b2cloud

13th May 2013

Tips to make your app smaller

Thoughts By 4 years ago

When users download apps, it’s always a pain having to wait for a super long download. Getting them in as quick as possible should be a high priority. When an app download size is too big, I often find myself locking the phone and sometimes even forgetting to come back to it for a while. On the AppStore there’s even a threshold to prevent users download apps that are too big over 3G, currently at 50MB I believe.

There are a bunch of various ways to make your app a lot smaller:

Cut reusable images

I wrote a blog on this a while back. When reusing the same graphics over and over it may be better cutting them in such a way so only the differences need to be in images, such as logos, this will save some space, a lot in some cases. Also cutting 9 patch compatible images, which will reduce the amount of unnecessary pixels in an image.

Do graphics work in code

If the image is simple enough to render on the fly in code then do it. For one it will be extremely flexible for the future (such as when the retina displays came out), and two, it’s going to be a lot smaller in terms of filesize.

Compress your images

If you still use photoshop trying to find the best settings to make a small image, you aint seen nothing yet. ImageOptim is an amazing lossless tool that will use brute force to find the smallest possible size from a range of different compression tools out there. It works with PNG, GIF and JPG. Among compression, it will also remove all the unnecessary metadata information from the image. If you’re using Xcode, just remember to turn “Compress PNG files” off in your build settings, otherwise it will undo all your hard work (Xcode doesn’t compress them as well as this tool).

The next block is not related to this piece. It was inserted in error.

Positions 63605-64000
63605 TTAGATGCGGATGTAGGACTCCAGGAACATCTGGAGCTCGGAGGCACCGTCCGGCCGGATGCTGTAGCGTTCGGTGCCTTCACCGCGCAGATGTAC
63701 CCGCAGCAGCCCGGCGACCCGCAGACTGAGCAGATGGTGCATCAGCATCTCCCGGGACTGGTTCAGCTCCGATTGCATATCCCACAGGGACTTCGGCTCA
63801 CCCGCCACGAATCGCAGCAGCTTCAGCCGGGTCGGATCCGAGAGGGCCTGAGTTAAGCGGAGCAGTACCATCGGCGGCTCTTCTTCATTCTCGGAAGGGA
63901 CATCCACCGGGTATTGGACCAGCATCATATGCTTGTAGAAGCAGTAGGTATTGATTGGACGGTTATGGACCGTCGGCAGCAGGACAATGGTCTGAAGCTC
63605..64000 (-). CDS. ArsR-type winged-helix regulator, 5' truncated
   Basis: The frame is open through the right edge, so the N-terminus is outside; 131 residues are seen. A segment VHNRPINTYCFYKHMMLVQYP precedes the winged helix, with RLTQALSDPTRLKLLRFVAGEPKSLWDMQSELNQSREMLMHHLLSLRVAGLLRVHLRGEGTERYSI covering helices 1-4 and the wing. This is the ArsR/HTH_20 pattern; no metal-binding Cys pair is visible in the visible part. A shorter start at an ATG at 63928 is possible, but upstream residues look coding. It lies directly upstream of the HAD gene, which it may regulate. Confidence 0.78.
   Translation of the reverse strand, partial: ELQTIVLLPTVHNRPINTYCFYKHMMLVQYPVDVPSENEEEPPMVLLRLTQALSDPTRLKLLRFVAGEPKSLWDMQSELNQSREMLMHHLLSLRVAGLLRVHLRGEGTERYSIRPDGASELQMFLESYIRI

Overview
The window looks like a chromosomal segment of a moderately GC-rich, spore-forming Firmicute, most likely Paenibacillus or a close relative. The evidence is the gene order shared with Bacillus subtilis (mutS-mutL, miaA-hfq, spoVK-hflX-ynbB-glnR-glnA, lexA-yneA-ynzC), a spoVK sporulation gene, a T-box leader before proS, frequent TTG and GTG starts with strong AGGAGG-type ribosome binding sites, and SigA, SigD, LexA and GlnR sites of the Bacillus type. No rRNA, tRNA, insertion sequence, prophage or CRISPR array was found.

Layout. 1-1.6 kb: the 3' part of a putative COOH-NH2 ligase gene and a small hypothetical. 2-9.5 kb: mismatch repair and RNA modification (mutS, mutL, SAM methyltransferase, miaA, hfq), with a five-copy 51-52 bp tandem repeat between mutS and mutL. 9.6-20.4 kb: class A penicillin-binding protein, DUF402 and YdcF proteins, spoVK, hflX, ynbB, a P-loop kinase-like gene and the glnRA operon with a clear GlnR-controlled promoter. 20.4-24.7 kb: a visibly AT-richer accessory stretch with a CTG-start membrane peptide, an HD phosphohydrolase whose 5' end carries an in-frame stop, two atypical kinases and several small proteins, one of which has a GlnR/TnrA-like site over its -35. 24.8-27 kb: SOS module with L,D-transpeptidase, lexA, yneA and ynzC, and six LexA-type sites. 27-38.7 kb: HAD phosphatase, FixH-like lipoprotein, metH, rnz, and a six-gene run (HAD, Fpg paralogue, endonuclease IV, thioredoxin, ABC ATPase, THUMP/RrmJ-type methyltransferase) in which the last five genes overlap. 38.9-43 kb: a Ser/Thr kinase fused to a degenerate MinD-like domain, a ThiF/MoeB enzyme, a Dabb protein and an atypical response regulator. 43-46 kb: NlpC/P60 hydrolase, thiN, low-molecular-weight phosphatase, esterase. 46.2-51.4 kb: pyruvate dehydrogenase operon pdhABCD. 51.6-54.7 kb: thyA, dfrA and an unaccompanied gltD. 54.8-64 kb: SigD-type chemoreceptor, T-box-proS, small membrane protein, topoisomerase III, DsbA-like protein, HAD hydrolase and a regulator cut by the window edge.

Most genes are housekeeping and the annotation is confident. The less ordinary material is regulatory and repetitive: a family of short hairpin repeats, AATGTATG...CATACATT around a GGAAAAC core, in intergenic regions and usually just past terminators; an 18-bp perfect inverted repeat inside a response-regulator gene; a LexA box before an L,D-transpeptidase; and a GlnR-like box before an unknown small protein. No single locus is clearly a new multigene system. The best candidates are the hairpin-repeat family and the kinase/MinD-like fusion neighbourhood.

Strip your binary

I’m not sure how this applies to other languages, but in C (and subsets of,) there’s a bunch of debug information in your binary. Your app most likely doesn’t need this in production, so get rid of it. You can split your debug symbols off into a separate file so you can still get stack traces of crashes later on, you just need a crash log and your symbols file for that build.

In Xcode, build settings like this should serve you well:

  • Hemant Bosamia

    Nice post. Few more tips
    1) Use 8-bit images wherever possible, like grey scale are perfect example for this.
    2) In Adobe Photoshop choose ‘Save for web’, which can reduce size of JPEG and PNG images.
    3) If using audio files, compress such files.

Recommended Posts

Write JNI wrappers for Android

Post by 4 years ago

Following are the steps that you need to follow┬áin order to make things working – 1. Setting up the NDK on my machine 2. Learn how to write JNI wrappers 3. Learn C++ briefly so

Got an idea?

We help entrepreneurs, organizations and established brands from around
the country bring ideas to life. We would love to hear from you!